Student: Cynthia Sin Tone Leung
Since the British governance, the development of Hong Kong has been hugely dependent on land reclamation and the flattening of the hills. During later stages of expansion, the couple has created heavy transportation structures at the northern waterfront; and a series of retaining walls and man-made slopes at the southern hills. Like Invisible Walls, they concentrate activities as transversal slices and constraint pedestrian movement to perforate axially across. The original intimate relationship between the city and the nature diminishes.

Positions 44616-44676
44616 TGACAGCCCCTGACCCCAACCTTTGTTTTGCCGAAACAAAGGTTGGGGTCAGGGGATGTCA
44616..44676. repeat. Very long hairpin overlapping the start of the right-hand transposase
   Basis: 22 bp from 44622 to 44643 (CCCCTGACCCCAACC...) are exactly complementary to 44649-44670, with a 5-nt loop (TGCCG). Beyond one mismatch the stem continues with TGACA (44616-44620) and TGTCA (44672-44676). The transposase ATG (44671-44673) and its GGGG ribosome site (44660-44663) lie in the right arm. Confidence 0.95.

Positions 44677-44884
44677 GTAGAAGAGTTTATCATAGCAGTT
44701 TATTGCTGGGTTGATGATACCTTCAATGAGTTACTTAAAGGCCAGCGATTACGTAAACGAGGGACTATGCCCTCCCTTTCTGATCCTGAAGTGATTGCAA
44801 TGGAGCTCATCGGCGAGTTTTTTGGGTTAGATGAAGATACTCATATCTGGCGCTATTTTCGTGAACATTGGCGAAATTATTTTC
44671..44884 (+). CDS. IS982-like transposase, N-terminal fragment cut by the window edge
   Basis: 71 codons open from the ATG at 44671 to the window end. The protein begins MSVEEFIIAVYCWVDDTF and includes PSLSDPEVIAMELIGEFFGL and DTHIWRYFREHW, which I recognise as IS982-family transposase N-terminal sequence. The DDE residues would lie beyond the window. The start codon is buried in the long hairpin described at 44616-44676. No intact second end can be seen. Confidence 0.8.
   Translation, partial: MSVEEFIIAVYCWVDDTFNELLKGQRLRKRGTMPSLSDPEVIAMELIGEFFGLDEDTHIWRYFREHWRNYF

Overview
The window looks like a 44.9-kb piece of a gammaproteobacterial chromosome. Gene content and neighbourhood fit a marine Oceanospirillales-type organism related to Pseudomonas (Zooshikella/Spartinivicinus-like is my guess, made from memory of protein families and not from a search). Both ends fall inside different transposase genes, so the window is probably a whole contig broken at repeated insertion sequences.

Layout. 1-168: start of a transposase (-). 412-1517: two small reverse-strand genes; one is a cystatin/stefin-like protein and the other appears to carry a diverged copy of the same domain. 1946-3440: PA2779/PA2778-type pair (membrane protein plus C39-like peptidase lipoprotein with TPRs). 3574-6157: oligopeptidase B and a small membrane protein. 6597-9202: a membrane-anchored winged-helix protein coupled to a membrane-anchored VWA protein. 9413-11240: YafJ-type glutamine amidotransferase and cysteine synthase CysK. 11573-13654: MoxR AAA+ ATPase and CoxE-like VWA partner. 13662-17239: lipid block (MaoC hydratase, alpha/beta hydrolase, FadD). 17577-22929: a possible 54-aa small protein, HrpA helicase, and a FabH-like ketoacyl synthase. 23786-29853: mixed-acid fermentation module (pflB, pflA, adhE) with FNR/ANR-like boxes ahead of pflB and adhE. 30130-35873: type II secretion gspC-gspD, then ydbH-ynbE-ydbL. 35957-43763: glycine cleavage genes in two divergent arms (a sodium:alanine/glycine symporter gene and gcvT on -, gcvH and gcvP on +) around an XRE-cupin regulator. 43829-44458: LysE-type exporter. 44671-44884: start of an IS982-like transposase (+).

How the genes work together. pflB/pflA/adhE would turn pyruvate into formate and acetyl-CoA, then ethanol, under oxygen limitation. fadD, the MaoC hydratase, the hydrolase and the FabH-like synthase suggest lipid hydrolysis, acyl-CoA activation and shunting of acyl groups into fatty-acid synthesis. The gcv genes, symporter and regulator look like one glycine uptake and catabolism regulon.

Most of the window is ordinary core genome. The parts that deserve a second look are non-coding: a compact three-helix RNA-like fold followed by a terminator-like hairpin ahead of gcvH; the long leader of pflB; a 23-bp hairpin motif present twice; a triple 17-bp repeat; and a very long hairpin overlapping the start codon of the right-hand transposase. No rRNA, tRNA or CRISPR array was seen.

The thesis criticizes the elevated system- the current mediation strategy- as a knee-jerk and afterthought sequelae to transit-centric planning strategy after industrialization, of which the experience of walking was depreciated under the popularization of cars without experiencing an actual relationship with the street and the historical landscape.
The thesis aims to respond to the fragmentation arise and re-establish an active axial relationship between the Hill, the City and Water in the Western District. By unraveling layers of historical transformations and instilling site-specific interventions at/with the Invisible Walls, it intends to establish a minimal form of connectivity that relates events, facilitates the experience of flâneur and accentuate the potential of neighborhoods without over-damaging the essence of place.